We are at the end of the first month of My Year of Data…and I have learned a lot.  In the next few days I’ll post about some reflections on the first month, what works and what doesn’t and where I think this is going.   But first, a plot (click for embiggened version):

Withings scale plot

This is a plot of my daily weight from the start of my project until now.   Thanks to my Withings scale, weight is one of the few things that I have been able to consistently measure, every single day, without forgetting.   Overall, I’m quite excited to have lost about 5 pounds, but I am a bit concerned about the wild swings back and forth.   That’s what the holidays do to you, I guess!  My detox in mid-January seems to have regained my downward momentum, and I’m hoping here at the end of January I may be establishing a new baseline.

Withings Plot: iPad version

(an aside here about the Withings tool:  here is the same plot as rendered using the iPad app – again, click for larger version.  Note that this picture has some kind of ‘confidence bands’ which are actually a nice way of visualizing the overall trends and give a sense of the overall variance of the process, or for those geekoids out there, a quick view of the signal to noise ratio.)

Both of these plots show a trendline, which I think is just a simple moving average.  You’ll notice that the trendline lags behind the weight swings – which is exactly what you want it to do.  Fast weight loss (and gain, to a lesser extent) is not ‘real’, it is mostly temporary due to water weight or simply a stuffed belly.   It takes about a week at an established weight level for the trend line to ‘catch up’ — at that point you can more confidently say that you have stabilized at that weight.

One purpose of this project is to see how weight is correlates with other things that I track.  Obviously the most important link to weight is food intake.  I’ve struggled with being consistent with my food logging- it requires a dedication and diligence I cannot seem to keep up.   I was hoping to see how the foods that I eat related to other aspects of my life, and that is hard to do without consistent data.  But I did learn something very interesting thanks to my missing data!  It is not necessarily *which foods* I log, but rather *whether I log my food at all* which is a good indicator of whether I am losing weight or gaining weight.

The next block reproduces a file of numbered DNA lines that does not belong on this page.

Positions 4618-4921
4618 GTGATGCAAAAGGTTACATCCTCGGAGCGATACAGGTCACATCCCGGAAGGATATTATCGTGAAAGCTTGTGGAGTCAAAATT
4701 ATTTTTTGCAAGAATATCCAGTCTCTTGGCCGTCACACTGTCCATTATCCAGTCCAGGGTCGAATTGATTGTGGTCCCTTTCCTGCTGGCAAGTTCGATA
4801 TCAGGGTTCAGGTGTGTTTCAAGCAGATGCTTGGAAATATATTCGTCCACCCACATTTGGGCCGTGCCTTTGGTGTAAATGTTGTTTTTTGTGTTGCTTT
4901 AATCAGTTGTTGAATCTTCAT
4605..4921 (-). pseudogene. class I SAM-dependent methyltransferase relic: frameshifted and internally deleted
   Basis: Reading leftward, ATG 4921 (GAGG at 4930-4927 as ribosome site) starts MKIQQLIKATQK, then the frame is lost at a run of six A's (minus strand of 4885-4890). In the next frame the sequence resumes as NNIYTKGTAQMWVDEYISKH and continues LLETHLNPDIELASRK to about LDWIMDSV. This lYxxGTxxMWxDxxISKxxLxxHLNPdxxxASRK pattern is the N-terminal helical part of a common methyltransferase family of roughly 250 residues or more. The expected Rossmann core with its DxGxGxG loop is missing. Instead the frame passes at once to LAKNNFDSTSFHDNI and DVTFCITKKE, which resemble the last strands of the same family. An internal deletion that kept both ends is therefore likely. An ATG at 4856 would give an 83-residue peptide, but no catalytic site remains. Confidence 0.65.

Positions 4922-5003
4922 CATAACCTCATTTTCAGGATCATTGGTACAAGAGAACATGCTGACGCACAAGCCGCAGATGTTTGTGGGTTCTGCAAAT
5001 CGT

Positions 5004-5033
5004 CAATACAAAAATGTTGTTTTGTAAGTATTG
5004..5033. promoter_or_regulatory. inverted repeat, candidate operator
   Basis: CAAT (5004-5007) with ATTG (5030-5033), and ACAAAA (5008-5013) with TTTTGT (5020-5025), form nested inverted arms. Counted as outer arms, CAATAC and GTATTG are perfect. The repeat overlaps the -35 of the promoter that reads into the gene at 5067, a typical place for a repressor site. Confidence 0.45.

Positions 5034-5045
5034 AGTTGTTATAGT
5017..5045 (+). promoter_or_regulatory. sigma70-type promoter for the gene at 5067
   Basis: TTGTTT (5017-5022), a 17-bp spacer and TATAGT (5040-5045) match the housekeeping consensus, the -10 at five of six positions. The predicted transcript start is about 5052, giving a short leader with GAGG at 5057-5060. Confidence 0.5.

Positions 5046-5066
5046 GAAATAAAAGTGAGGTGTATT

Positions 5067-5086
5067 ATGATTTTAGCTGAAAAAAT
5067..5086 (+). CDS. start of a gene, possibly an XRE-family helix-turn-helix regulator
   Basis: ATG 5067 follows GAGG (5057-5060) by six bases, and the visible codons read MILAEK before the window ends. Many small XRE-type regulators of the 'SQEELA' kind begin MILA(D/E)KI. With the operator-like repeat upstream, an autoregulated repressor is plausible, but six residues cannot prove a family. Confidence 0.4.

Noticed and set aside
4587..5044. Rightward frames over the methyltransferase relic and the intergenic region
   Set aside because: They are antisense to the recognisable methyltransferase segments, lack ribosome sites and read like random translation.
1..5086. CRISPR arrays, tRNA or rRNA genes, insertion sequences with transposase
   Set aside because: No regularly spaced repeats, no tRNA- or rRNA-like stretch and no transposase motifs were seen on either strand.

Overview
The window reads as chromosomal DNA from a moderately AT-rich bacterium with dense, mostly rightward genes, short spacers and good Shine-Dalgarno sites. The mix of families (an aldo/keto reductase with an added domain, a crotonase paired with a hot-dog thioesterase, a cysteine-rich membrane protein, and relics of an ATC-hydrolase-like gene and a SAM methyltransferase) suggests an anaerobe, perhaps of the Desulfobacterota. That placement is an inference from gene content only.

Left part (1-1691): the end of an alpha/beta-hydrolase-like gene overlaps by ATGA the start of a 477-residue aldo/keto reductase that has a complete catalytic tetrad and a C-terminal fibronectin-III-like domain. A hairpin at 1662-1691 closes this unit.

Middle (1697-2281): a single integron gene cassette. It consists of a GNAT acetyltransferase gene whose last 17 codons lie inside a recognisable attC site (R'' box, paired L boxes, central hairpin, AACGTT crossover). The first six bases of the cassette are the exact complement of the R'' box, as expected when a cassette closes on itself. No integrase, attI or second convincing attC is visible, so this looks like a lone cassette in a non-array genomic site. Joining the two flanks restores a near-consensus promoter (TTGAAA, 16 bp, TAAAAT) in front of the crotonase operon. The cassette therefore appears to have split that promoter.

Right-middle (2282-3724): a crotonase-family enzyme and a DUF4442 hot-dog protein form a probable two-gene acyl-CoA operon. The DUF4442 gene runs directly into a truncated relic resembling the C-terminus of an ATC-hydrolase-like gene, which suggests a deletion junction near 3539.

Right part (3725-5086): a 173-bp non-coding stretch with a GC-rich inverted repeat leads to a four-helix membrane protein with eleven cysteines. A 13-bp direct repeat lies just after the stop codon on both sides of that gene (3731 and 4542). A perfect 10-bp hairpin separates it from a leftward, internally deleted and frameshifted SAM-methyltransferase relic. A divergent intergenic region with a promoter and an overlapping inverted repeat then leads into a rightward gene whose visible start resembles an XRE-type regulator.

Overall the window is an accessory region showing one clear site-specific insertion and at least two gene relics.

The plot below shows the same data as the Withings chart above (I imported the data into R for more flexibility).  Here the curve is a standard smoothing curve, and so it does not have the lag.  The background pink color is shown on the days where I did regular food logging – the blank days were my lapses in logging.   If you look at this closely, you will see that when I am not logging my food, this is when the curve is going up (generally).  I think this is mostly psychological — if I know I am ‘off-the-wagon’ and I am eating and snacking more than I should, I tend not to log my food intake.  Conversely, if I am really dedicated to food logging on a given day, I am much more likely to eat healthy.

To me, this is at least a small piece of evidence in favor of my hypothesis…that the act of measuring something will affect what is being measured.    And although I am kind of disappointed in my inability to stay on the food logging plan consistently, it’s already helped me to learn something interesting about myself.

Weight chart with food logging days in color

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